By Marilyn Pryle
April is National Poetry Month, and to celebrate, here are five fun poetry activities students can try. Each of these is not only skills-based, but creative and meaningful.
The first two work best as individual assignments, the third and fourth can be done either alone or in partners, and the last is a fun whole-class activity.
1. Me in Metaphors
This descriptive poetry-writing activity asks students to think of personality traits and talents and translate those into metaphors. You could do a mini-lesson about metaphors if you’d like, but students will pick up on the idea pretty quickly.
Students should think of eight qualities about themselves (these could be physical, emotional, mental, and so on) or talents that they have. They should list these on this prewriting sheet. Then, students should think of an image (a sight, sound, smell, taste, or texture) that could represent each quality.
For example, if the quality is calm, then an image representing calmness could be stones at the bottom of a river. Encourage students to then expand the image to make it more interesting and descriptive – “stones at the bottom of a river” could become grey, white, and speckled stones lying below the rushing river waters. Students should do these for each of their eight qualities.
To write the poem, students simply list all the metaphors in a row, beginning with “I am…” They should not name the qualities themselves; they should let the metaphors do the work. Here are two examples of students’ finished poems:
I am a thin branch, shaking in the wind.
I am a small pond rippling rapidly in the new spring air.
I am a sun-burned shoulder, tender to the touch.
I am a leaf torn in a storm.
I am a tiny blue flower budding in snow.
I am a stone smoothed by rough, rushing waters.
I am the first bike in the garage without training wheels.
I am a beam of light shining through deep waters.
I am a tree towering over a thriving forest.
I am a gracious gazelle prancing through the desert.
I am a bottle filled to the precise amount for flipping.
I am the “Enter” key on a calculator.
I am the single brush stroke against the grain.
I am the feeling of peeling plastic off a new cellular device.
I am the smell of abundant bacon begging to be bitten.
I am the fast crack of a thick whip.
As you can see, it’s not important for the reader to guess the “right” personality traits; that’s not how poetry works. Instead, students will create an impression of themselves, a feeling rooted in sensory details, that somehow holds more truth than a spelled-out list of traits.
Odes are free-verse poems praising something, and they can be about anything—an object, a place, or even a person. What makes an ode powerful is an attention to sensory detail.
I love to use Gary Soto’s “Ode to Mi Gato” as an example – it is full of everyday sights, sounds, and textures. All odes, by definition, have the same theme: an appreciation for their subject; Soto’s love for his cat shines through in the details.
Writing an ode is an especially important exercise for students during this difficult year. The practice of looking closely at something – especially some everyday object perhaps taken for granted – and feeling gratitude and appreciation for it, can be powerful and healing.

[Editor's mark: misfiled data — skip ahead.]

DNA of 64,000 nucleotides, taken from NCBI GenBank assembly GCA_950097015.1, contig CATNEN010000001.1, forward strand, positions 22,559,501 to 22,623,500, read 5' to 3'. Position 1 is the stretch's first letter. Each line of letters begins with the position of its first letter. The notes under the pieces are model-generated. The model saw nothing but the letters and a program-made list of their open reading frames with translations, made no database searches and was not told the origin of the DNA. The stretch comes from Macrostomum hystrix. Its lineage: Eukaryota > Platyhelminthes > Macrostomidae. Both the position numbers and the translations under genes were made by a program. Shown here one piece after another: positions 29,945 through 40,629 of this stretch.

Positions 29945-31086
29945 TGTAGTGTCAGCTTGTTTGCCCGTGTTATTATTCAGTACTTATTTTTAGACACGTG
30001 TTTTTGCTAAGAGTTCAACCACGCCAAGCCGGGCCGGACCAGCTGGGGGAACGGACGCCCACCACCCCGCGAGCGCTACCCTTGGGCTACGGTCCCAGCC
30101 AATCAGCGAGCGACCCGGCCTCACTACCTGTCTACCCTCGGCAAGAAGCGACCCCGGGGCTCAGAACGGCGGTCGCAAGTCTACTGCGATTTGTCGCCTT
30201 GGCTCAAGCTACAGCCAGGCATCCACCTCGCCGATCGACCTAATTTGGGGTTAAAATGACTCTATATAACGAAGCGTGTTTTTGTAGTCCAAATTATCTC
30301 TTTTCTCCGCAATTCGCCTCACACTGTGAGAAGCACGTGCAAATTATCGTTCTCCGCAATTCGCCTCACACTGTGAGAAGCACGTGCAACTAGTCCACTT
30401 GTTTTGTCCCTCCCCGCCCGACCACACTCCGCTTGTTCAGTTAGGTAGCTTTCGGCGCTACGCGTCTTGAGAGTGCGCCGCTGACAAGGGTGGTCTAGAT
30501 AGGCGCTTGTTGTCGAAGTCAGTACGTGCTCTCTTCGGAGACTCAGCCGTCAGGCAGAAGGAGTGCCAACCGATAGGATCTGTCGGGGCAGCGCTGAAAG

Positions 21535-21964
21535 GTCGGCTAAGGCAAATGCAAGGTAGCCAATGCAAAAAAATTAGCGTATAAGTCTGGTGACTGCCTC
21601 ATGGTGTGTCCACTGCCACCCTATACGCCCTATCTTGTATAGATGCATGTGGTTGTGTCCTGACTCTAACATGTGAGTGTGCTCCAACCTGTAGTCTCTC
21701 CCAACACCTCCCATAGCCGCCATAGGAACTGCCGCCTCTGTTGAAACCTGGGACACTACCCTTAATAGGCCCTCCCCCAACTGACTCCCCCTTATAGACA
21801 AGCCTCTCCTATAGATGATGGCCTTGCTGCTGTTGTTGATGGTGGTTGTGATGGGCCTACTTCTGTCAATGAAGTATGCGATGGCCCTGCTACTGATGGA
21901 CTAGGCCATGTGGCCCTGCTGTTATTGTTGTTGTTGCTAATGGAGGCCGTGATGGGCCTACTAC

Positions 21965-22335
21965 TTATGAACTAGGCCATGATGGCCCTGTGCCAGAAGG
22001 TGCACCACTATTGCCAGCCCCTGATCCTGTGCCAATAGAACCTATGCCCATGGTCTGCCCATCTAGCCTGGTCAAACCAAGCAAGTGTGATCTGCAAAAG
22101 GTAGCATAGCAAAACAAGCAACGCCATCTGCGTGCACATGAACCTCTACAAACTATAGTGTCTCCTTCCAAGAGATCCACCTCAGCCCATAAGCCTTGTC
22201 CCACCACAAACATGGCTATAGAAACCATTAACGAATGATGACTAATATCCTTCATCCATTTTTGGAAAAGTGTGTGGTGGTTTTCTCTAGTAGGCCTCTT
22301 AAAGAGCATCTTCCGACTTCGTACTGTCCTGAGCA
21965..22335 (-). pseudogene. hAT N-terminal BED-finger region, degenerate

Once students choose a subject for their ode, they should brainstorm sensory details, and work in the figurative language as they go. Here’s a brainstorming sheet.
For more examples, look to Pablo Neruda’s many odes, especially “Ode to My Socks,” or additional poems from Soto’s Neighborhood Odes (2005).
3. Extended Metaphor Poem
For this activity, I like to use Langston Hughes’s “Mother to Son” as a mentor text. The main metaphor is actually a non-metaphor (“Life for me ain’t been no crystal stair”), but students can make inferences about what the converse meaning would be – something like “Life has been an old, beat-up, dangerous stair.” After reading, have students map out the “extensions” of the main metaphor.
This can be done with a mindmap or even a labeled drawing of the stairs themselves. The extended metaphoric details in Hughes’ poem would include tacks, splinters, torn boards, and worn-through carpet. They would also include landings, corners, and some darkness. All of these are symbolic, of course, and can be discussed or even incorporated into the students’ diagrams, perhaps in a different color writing alongside the literal extensions.
The mother’s advice (“Don’t you sit down” and “Don’t you fall now”) is symbolic, thematic, and an extension of the original metaphor as well.
Another effective mentor text is Rumi’s The Guest House. The original metaphor is that being human is a guest house – an old-fashioned inn. The extensions are that the guests are one’s emotions, and that the house includes furniture and a door. The metaphor is carried through to the end of the poem. Students could create a diagram of a house to illustrate the literal and deeper meanings.
Once students understand the idea of an extended metaphor, they can try their own. This activity works particularly well in pairs. Students should start with a basic metaphor, and then list some “extensions.” They can do this by picturing or drawing the original metaphoric image, and then studying the details for ideas of how to make it more symbolic.
Some original metaphors might be:
Friendship is a…
Learning is a…
High school is a …
The football field is a…
The stage is a …
Being a preteen (or teen) is a…